As a shaper I find it very important to ride all different types of boards including ones I might not have shaped myself. What makes a surfboard work well is the combination of rail shape, fin placement and rocker in regard to the waves you're testing the board in. There's a board in my quiver that usually seems to stick out more than most. It may be partly due to its unusual appearance or the sheer fact that most surfers in America haven't actually seen one in person (especially in NY). The board I'm speaking about is my Flex-Tail Fish shaped by the masterful hands of Mick Mackie. Its evident that Mackie was largely inspired by the flex spoons of George Greenough and the radical "Winterstick" of Dimitri Milovich (who's snow surf designs, made for mountains, referenced the outlines and movements of surfers). The most interesting part about this board is the concept of adaptive rocker. The flex range of the tail tips intuitively adapt to the wave your surfing, making it a great board for a very wide range of waves. The more critical the wave or the harder the turn, the more flex you get. Its as if the board has a personality of its own. As something flexes it stores energy which is then released, when the pressure of the resistance is released. It feels like the board is boosting speed with every swoop, a feeling much easier understood when the board is under your feet. Mick Mackie is an amazing shaper making boards in Ulladulla New South Whales, Austrailia. His flex tails are an amazing marriage of concepts that have come full circle, borrowed and reborn into a class of their own. The legend that is Mick has been featured in Andrew Kidmans book/film "Lost in Ether". In my opinion he is one of the most innovative board builders around today. If you don't know of him you might consider adjusting your focus because you're missing out on some of the most interesting stuff that has graced surfing quite some time.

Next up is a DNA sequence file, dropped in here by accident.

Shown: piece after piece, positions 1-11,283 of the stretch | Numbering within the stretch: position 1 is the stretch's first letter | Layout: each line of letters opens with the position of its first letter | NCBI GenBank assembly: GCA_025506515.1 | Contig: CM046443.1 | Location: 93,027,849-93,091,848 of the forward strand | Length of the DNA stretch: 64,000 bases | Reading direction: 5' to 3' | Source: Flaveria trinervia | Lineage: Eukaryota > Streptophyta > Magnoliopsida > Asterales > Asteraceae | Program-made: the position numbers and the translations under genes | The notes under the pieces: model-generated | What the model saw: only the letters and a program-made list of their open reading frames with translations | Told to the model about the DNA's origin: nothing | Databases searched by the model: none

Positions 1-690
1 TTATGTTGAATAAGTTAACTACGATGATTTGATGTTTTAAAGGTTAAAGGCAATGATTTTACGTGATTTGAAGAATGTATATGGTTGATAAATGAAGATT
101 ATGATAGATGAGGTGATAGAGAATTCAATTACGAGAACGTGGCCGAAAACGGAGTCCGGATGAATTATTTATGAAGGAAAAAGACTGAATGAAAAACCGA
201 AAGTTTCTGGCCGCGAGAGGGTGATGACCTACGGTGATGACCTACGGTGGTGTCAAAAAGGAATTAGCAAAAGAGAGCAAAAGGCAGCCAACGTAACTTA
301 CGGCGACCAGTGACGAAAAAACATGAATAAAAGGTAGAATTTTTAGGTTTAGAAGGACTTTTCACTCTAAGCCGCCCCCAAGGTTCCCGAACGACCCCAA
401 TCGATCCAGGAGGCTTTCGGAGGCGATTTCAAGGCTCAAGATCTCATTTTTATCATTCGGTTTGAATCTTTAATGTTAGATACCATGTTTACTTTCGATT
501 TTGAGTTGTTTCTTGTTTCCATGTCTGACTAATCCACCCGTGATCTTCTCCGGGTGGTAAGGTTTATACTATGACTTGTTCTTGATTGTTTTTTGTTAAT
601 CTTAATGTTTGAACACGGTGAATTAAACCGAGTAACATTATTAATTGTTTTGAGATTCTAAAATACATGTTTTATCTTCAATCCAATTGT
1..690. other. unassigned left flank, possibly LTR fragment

(Below; Old photos from 09', out front of Mollusk Surf Shop in Brooklyn, the first day I received the board in the mail from Richard Kenvin via Kirk Gee the legend behind Consafos Press.)
After being blown away by the feeling of this board back in 09', I made these fins for it in order to compliment the idea of "stored energy and flex" and that they did....really well.